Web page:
Skip to comments.Data Shows Seniors Turning to Reverses to Make Up for Investment Losses (Reverse Mortgages)
Posted on 03/25/2009 12:41:39 PM PDT by 2ndDivisionVet
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The hardest part is to find someone you trust to evaluate your situation and tell you the upside and downside honestly.
Please explain why it's a bad idea, specifics pleasek!
Sounds like they took more lump sum to buy toys. Ther fault is not reverse mortgage, it’s that they were impulsive and spent the money on toys.
Uh, no. Could be helful to fixed incomer who wants to stay in the house.
The senior taking the mortgage has to decide if they need the money more than they want to leave it behind. They may not have much choice.
Other options, the family supports the person and they stay in the house, no reverse mortgage.
Move to senior facility under medicaid (good luck).
If the individual is capable, they make the decision. Couples generally want to stay in their house. After the death of one, it's a coin toss.
I would add, moving to a senior facility or in with the kids, frees up the house to generate rental income. I’m working with a client on that option now. She has fixed up her house nicely and can’t stand the thought of renters, but she needs to move and wants to pass the house along.
For some people they are an ok last resort. Can’t lose the house because of it while you are alive. With home values falling I wonder how many lenders really want to get involved with them however. Not a big fan of those people that seem to indicate mom and pop should live in poverty with Medicaid just so kids can inherit a house. Most lenders (including Fed backed)have a requirement that both spouses be over 65. Under Texas constitution/law only one has to be over 65 (lender can still require both over 65). So in Texas you could at least technically have a reverse mortgage with one spouse being 90 and the other 18. Could be a long time before lender collects.
Not sure on that. It would seem if the borrower had to be over 64 and died, the debt would be due. I can’t see a loan contract with a 70 year payback.
Your post indicates a common problem with Reverse Mortgages. That being...you are long on opinions and short on knowledge. All persons on a RM must be at least 62 and BTW I'm in Texas.
It’s a bad idea because interest rates with a reverse mortgage are about 2 points higher. With a conventional mortgage you will have just as much cash or more even including payments and you maintain total control over your property.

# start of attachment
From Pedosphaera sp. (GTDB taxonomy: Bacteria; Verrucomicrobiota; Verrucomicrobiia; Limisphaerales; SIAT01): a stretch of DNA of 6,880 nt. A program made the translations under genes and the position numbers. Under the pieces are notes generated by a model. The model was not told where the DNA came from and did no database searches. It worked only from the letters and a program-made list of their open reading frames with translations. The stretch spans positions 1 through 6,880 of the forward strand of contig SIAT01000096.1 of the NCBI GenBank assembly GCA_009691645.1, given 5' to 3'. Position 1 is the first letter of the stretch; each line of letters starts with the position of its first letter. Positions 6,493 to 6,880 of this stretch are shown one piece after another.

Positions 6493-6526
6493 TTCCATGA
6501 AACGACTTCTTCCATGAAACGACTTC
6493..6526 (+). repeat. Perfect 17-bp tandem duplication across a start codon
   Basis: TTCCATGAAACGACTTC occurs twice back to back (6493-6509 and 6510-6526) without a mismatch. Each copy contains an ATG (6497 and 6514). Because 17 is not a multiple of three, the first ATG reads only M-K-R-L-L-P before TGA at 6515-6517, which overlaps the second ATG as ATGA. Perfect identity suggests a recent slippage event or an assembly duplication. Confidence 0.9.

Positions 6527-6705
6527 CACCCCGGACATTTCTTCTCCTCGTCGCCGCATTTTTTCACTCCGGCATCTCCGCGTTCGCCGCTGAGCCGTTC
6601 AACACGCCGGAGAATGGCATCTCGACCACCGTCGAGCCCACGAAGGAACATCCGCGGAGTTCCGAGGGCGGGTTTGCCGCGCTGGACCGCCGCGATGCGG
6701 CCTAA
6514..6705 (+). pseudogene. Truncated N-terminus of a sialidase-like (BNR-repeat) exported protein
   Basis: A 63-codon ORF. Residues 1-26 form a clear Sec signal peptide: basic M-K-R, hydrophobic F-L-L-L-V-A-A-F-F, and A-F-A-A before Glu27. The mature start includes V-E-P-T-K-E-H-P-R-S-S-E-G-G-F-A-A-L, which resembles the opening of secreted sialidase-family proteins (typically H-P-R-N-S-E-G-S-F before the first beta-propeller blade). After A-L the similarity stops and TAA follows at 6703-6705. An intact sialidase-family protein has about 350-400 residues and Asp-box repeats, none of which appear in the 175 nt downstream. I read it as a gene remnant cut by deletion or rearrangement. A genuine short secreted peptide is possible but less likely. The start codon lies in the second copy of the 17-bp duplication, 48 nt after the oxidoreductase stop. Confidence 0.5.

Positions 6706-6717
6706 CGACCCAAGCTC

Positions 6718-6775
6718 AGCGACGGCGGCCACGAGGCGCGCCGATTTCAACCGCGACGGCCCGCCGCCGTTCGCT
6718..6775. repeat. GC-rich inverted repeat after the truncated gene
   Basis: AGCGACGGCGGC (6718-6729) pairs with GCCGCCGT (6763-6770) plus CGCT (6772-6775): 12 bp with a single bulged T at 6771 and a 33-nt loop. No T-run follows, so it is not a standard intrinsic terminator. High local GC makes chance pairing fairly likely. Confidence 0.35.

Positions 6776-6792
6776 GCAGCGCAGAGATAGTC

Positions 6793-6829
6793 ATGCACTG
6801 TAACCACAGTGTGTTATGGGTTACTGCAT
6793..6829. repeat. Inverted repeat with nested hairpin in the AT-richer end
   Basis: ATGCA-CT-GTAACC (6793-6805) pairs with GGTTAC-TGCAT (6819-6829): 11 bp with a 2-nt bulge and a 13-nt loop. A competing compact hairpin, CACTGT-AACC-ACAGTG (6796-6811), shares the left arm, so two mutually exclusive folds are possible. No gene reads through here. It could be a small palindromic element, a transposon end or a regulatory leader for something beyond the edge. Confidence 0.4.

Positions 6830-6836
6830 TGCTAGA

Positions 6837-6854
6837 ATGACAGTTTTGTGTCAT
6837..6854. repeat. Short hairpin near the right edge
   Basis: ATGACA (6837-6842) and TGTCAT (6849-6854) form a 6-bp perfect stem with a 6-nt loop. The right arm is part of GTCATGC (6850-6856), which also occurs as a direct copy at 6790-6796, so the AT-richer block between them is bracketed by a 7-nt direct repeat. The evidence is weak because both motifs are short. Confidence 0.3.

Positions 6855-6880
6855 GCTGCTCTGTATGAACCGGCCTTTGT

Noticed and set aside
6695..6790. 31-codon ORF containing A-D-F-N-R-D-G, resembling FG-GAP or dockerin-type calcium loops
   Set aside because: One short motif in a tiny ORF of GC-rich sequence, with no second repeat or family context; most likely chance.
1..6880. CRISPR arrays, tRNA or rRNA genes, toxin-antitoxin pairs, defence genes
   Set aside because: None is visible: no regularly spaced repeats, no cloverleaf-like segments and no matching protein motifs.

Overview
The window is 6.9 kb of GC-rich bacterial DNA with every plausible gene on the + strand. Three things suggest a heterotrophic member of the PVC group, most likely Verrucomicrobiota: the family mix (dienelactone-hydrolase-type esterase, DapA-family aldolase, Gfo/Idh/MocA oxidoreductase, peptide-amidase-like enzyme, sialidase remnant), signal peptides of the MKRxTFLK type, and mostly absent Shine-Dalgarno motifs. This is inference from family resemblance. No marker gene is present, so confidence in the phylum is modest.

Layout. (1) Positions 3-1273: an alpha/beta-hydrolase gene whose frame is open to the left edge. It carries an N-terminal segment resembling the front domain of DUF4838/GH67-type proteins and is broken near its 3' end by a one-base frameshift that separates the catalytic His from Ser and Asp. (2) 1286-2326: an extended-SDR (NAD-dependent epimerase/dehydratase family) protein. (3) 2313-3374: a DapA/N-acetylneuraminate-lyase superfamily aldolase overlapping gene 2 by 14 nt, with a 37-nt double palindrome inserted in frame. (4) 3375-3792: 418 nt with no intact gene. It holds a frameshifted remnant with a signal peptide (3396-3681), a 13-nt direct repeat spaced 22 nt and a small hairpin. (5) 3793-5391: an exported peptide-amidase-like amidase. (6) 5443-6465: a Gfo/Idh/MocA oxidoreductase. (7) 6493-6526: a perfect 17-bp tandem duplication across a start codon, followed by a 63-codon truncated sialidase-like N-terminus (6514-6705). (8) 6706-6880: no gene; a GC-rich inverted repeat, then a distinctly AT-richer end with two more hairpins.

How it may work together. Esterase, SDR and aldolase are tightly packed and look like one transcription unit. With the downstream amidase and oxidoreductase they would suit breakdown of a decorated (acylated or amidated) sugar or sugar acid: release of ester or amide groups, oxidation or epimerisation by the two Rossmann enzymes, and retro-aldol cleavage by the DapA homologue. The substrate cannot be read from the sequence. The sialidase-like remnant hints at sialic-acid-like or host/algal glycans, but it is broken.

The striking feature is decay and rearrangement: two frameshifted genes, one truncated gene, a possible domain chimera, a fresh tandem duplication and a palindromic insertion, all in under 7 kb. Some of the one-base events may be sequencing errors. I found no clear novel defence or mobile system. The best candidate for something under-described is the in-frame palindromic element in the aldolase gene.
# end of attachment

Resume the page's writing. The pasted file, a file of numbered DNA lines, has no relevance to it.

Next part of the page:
AARP and Countrywide love it. That alone raises questions for me.
Lots of up front fees like an annuity, thus if the old folks move or die soon, these up-front costs / commissions are wasted.
If the folks leave the home soon, there may be other less expensive options to consider, such as home equity loans.
Tough to leave the home to your children, because in many cases, the home is sold to pay back a reverse mortgage.
Many old people will not get detailed financial / legal advice. The folks may not understand what they are signing.
After the homeowner moves out of the home for whatever reason the borrower or the estate usually has a year in which to sell the home. Most loans are gov't insured and provide that the homeowner or the estate can never owe more than the home is worth.
IMO the loan contract would call the loan when the elderly person died and not wait until the younger one dies.
My bad on the 65. It is 62. I am right on the only one spouse being over 62 (not 65). Go read the Texas Constitution.
You highlight some of the more common misconceptions about RM's. A Reverse Mortgage is probably not a good idea for someone who just needs it for the short term. That being said it is the only option for many because there is no credit requirements. Home equity loans also must have a payment plan...RM's do not. Old people may not get detailed legal advice...the ones I have done business with are savvy. As for AARP liking them...to the best of my knowledge they just state the facts.
If the borrowers receive Medicaid or other public benefits, loan advances may be counted as liquid assets .
The borrower could then lose eligibility if their total liquid assets are too high.
Why is it I would need to read the Texas Constitution?
That is a highly unlikely circumstance for a RM recipient. BTW if my aunt had gonads she would be my uncle...about the same likelihood as losing medicaid through a RM
There are many benefits and risks to reverse mortgages aka an annuity. Even more than what have been mentioned so far.
Many old people can easily be tricked by clever, fast talking...salesmen.
Some salesmen also kill their sales thru tasteless humor.
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